The construction foreman Bill Armstrong

built the greens according to Mac’s conceptual sketches.

Mac would then supervise the final hand raking of the surface.

Mac always worried about pockets being left on the surface

where water would accumulate in puddles

In his letter to the Board prior to opening Mac praised their efforts especially Bill Armstrong. Vernon Macan lost many projects because he would not undertake to design and construct a golf course for a specific cost. As he stated, “I am a golf course architect. I will produce a design for the best golf course I feel is feasible for your property. You must decide how to construct the course. But if you find a man who knows how to move soil I will teach him how I want the course cleared, shaped, and prepared for seeding.” Armstrong, who had never worked on the construction of a golf course, was Mac’s perfect person to construct the course Mac designed.  To the Directorate Macan expressed;” I am satisfied you are well on your way to the development of a fine golf course. It has been a great pleasure and satisfaction to be associated with the development. Nothing is ever perfect but I do feel when all the difficulties and problems you had to face are added up in spite of the numerous shortcomings you have a course which one day you will be very proud of.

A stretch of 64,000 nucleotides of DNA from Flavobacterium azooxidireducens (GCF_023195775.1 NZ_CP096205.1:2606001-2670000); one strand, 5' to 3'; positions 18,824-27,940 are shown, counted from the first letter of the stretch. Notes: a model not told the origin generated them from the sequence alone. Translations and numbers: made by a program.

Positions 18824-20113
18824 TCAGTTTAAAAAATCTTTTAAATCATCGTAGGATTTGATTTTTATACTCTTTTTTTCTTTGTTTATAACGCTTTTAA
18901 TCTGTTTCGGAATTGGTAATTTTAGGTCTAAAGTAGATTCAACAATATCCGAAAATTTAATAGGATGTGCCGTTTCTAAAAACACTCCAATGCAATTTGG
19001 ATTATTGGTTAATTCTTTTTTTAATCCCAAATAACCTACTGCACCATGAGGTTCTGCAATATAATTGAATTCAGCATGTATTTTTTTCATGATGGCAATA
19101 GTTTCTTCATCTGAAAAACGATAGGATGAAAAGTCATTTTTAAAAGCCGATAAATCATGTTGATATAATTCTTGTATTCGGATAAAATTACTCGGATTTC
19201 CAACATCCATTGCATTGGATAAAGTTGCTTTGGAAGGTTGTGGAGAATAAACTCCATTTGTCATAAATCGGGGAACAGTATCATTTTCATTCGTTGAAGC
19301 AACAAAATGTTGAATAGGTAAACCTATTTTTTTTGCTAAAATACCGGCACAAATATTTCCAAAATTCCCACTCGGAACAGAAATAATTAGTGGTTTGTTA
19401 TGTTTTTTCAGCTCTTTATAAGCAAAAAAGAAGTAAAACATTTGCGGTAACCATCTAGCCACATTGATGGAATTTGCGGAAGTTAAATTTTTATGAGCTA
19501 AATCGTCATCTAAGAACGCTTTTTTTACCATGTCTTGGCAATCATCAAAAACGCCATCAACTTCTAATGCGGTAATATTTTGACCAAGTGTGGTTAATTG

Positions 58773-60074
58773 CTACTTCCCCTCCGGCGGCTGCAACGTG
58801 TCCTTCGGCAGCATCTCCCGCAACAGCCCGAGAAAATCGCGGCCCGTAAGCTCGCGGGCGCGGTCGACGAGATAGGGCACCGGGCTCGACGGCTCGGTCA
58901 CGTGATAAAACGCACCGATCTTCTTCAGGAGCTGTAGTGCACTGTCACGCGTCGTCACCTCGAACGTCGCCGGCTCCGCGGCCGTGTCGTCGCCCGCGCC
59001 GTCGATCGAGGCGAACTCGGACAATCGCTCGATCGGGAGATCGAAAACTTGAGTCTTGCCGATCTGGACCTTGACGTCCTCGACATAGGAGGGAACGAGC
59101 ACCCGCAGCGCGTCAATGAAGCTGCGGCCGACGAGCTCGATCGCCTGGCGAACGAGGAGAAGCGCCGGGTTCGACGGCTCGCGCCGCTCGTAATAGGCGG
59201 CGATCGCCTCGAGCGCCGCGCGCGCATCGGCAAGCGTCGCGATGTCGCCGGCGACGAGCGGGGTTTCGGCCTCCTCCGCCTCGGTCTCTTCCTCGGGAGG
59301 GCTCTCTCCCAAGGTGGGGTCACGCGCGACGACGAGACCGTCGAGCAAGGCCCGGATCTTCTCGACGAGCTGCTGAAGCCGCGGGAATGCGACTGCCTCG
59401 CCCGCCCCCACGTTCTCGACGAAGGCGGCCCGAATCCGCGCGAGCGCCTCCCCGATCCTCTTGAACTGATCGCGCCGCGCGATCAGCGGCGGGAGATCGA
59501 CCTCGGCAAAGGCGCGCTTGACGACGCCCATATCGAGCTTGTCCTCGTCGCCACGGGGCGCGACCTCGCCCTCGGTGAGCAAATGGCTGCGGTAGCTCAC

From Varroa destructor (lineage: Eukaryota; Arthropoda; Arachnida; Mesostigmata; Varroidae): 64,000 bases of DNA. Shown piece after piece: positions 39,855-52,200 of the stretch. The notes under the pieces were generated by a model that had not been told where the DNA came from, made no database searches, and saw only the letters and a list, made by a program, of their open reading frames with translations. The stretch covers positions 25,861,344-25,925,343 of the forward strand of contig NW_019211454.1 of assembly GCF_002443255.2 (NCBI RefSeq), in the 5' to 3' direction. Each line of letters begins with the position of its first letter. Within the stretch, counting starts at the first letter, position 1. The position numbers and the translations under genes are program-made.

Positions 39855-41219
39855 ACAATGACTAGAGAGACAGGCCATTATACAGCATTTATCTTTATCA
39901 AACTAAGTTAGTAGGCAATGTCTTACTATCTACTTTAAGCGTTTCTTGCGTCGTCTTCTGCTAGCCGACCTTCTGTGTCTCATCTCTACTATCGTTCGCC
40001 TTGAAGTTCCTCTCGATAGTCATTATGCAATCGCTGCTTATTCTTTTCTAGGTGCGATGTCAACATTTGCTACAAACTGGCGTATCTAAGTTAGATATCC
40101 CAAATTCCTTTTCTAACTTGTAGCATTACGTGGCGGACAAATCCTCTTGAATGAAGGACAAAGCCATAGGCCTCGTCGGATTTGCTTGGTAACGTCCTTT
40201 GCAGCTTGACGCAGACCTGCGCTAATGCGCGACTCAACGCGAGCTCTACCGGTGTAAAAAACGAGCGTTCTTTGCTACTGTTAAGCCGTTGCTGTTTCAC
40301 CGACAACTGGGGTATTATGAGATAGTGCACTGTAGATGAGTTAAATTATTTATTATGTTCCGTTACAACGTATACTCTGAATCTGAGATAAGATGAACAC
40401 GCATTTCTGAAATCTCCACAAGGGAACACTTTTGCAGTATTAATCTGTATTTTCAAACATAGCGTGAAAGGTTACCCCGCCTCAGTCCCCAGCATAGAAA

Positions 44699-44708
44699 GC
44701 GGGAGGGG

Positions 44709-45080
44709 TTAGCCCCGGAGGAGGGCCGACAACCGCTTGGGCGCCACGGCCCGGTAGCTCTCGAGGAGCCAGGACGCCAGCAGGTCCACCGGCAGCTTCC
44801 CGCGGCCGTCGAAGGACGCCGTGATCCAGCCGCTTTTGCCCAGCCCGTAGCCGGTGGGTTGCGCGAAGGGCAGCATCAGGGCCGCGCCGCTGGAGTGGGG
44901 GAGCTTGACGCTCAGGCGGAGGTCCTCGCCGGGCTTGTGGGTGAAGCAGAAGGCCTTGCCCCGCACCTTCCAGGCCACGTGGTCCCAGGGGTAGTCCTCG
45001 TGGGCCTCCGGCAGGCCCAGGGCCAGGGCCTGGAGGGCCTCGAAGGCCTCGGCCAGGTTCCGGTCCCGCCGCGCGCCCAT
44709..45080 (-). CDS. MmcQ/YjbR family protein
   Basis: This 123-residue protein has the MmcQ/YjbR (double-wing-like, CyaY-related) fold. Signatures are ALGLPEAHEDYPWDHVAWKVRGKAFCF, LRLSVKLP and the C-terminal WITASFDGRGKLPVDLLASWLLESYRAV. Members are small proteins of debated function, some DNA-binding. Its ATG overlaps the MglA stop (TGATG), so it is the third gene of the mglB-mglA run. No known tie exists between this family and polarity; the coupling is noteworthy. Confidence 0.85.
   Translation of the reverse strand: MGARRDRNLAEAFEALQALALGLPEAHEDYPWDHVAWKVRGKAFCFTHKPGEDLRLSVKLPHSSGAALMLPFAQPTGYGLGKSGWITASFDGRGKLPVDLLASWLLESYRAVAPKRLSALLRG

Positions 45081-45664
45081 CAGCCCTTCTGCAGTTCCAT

Bill Armstrong – The construction foreman / greenskeeper

On opening day occurred on august 21, 1949 under showery conditions. But hundreds attended. The former Premier, John Hart officially opened the course “with a well received speech and an inaugural smack that showed every sign of having come from a man who derives pleasure for the game.” Hart was a member of the Victoria and Jericho golf clubs. An exhibition match between two Valley sons Benny Colk and Dave Crane versus Phil Taylor, the Victoria GC professional and Ronnie Mcleod, the Banff GC professional followed.  The locals won 4&3. Colk established the course record at 70.